Employers continued to add jobs, but jobless rate ticked up in May


Employers continue to add jobs, but jobless rate ticks up in May
Employers continue to add jobs, but jobless rate ticks up in May

Data from the Bureau of Labor Statistics shows that the economy generated 175,000 jobs in May, which is consistent with the monthly average across the past 12 months. However, despite the solid job growth, it wasn't enough to buoy the unemployment rate, which ticked up 0.1 percentage point to 7.6 percent. 

The split report had analysts straddling the higher jobs numbers with the higher unemployment rate, but on the whole, many economists say the report is better than they expected. According to The New York Times, a series of foreboding data that was released in the weeks prior to the jobs data suggested hiring would have been worse. Still, many say that the rate of job growth from month to month typically wouldn't be enough to bring the unemployment rate down. 

At this rate, analysts say, it will take five years for unemployment to drop back to December 2007 levels, just before the recession hit. 

"It's a decent report, but it's not by any means robust," said Conrad DeQuadros, senior economist at research firm RDQ Economics. "It's certainly not strong enough to get the Fed to make any significant changes at its meeting in June."

Silver linings
When economists looked deeper at the hiring data, they found a bit of good news for the hiring market - it's growing. Although the unemployment rate rose slightly, the BLS said the number went "essentially unchanged" from April to May, and the increase likely means more people entered the labor force. This reflects a shifting mentality in job seekers, who feel that now, they at least have a chance of finding a job, compared to much more dismal days in the past. 

The official jobs information is in line with a recent poll the Times and CBS News conducted together, which found that 46 of respondents - who were polled between may 31 and June 4 - said they believed the job market was "very or fairly good" in their region. About one-third of these respondents said they expect their regional job markets to only get better in the months ahead.

The biggest gains in the report were in the professional and business services sectors, which include staffing companies and similar labor firms. The sectors together added 57,000 jobs last month, with the temporary help services industry alone contributing 26,000 of these positions. Computer systems design and related services saw the next-highest job growth at 6,000 new jobs, while the architectural and engineering services industry also saw notable growth of 5,000 jobs.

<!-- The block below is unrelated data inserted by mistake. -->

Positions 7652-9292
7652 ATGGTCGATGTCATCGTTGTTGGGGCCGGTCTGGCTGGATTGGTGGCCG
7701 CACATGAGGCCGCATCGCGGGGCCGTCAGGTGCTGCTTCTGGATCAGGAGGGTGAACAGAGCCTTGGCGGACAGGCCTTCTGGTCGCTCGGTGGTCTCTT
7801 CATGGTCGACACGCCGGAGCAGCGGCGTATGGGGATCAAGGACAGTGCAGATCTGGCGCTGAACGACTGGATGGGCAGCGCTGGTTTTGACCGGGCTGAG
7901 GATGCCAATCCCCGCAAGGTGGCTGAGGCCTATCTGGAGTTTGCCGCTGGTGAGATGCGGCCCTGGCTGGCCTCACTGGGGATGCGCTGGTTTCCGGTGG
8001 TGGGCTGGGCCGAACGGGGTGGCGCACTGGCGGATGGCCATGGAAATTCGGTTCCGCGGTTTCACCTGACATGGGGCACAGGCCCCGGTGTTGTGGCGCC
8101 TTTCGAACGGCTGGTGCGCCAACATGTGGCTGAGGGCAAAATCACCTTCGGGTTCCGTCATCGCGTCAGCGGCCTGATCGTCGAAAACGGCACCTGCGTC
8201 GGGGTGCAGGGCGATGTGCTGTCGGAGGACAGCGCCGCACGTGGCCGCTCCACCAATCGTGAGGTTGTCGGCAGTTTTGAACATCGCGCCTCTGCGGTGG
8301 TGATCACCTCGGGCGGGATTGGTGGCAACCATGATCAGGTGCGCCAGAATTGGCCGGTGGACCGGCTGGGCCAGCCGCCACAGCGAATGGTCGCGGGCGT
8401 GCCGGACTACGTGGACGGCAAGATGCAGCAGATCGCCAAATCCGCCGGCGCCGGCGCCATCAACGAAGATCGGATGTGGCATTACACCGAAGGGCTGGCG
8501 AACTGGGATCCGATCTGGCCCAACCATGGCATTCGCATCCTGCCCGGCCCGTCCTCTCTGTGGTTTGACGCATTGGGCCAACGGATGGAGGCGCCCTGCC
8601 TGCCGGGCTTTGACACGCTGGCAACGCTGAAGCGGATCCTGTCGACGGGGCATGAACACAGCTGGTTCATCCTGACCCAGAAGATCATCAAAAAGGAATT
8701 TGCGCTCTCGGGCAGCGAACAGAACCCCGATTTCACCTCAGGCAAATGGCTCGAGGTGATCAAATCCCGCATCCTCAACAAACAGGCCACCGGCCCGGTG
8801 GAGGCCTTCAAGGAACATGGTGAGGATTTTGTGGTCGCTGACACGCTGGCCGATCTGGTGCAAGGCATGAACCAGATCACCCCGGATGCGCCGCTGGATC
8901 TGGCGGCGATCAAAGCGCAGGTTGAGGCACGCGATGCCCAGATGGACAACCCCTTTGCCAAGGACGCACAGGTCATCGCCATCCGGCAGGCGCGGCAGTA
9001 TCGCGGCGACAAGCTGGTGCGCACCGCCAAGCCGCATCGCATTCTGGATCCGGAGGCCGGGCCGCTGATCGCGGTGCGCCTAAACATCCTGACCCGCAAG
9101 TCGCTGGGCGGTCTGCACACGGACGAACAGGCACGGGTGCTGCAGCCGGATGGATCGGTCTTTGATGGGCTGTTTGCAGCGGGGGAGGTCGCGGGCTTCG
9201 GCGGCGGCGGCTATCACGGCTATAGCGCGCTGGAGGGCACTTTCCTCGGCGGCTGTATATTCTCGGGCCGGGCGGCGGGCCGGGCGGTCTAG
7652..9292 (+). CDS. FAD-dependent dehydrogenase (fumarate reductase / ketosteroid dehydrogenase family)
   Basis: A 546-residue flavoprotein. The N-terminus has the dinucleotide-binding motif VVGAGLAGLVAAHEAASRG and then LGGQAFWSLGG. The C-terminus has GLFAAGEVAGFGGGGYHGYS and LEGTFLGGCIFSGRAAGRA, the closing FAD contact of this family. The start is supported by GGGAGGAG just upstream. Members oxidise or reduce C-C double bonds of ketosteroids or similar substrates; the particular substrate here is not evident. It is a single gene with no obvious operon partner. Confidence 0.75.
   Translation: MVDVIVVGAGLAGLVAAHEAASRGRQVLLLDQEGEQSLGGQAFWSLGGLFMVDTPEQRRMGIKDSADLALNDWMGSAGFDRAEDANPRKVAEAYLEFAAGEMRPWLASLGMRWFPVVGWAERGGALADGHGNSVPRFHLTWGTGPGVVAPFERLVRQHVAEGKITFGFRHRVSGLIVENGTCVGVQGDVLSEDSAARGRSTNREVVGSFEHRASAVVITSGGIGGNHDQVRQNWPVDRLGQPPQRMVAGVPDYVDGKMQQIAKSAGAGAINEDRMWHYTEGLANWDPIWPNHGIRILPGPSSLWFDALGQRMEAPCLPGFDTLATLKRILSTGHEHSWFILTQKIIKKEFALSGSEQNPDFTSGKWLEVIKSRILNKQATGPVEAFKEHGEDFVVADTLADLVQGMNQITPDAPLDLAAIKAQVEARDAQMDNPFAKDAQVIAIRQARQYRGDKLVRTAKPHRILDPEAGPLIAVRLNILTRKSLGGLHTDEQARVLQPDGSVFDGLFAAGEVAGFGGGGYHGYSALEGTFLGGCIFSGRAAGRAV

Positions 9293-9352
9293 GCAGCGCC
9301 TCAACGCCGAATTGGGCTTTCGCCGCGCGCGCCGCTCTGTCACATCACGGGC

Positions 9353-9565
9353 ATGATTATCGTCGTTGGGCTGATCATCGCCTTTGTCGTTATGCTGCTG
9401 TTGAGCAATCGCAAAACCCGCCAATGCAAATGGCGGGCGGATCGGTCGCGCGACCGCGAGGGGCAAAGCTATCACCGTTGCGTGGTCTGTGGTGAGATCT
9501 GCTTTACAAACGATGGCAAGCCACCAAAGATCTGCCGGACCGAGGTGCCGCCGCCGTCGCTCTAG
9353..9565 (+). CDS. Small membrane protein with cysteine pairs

In the past 12 months, the sector has added 589,000 new jobs. 

Experts weigh in
The report provided ample fodder for economists to give their two cents about what it means for the future of the jobs market. Alan Krueger, chairman of the Council of Economic Advisers, stated that the U.S. is well on its way to building a larger workforce.

"While more work remains to be done, today's employment report provides further confirmation that the U.S. economy is continuing to recover from the worst downturn since the Great Depression," he said. 

Conference Board economist Kathy Bostjancic stated that the report showed that political uncertainty has not affected hiring as much as many thought it would.

"[T]he resilient labor market sustained moderate job gains this spring," she wrote in an email to NPR. "The [federal] sequester, along with the negative impact from slowing global trade, are being offset by the continued contribution from the revival in the housing market and stronger consumption."

With 420,000 more people in the labor force than there were in April, analysts say many more expect they can find work in the near future.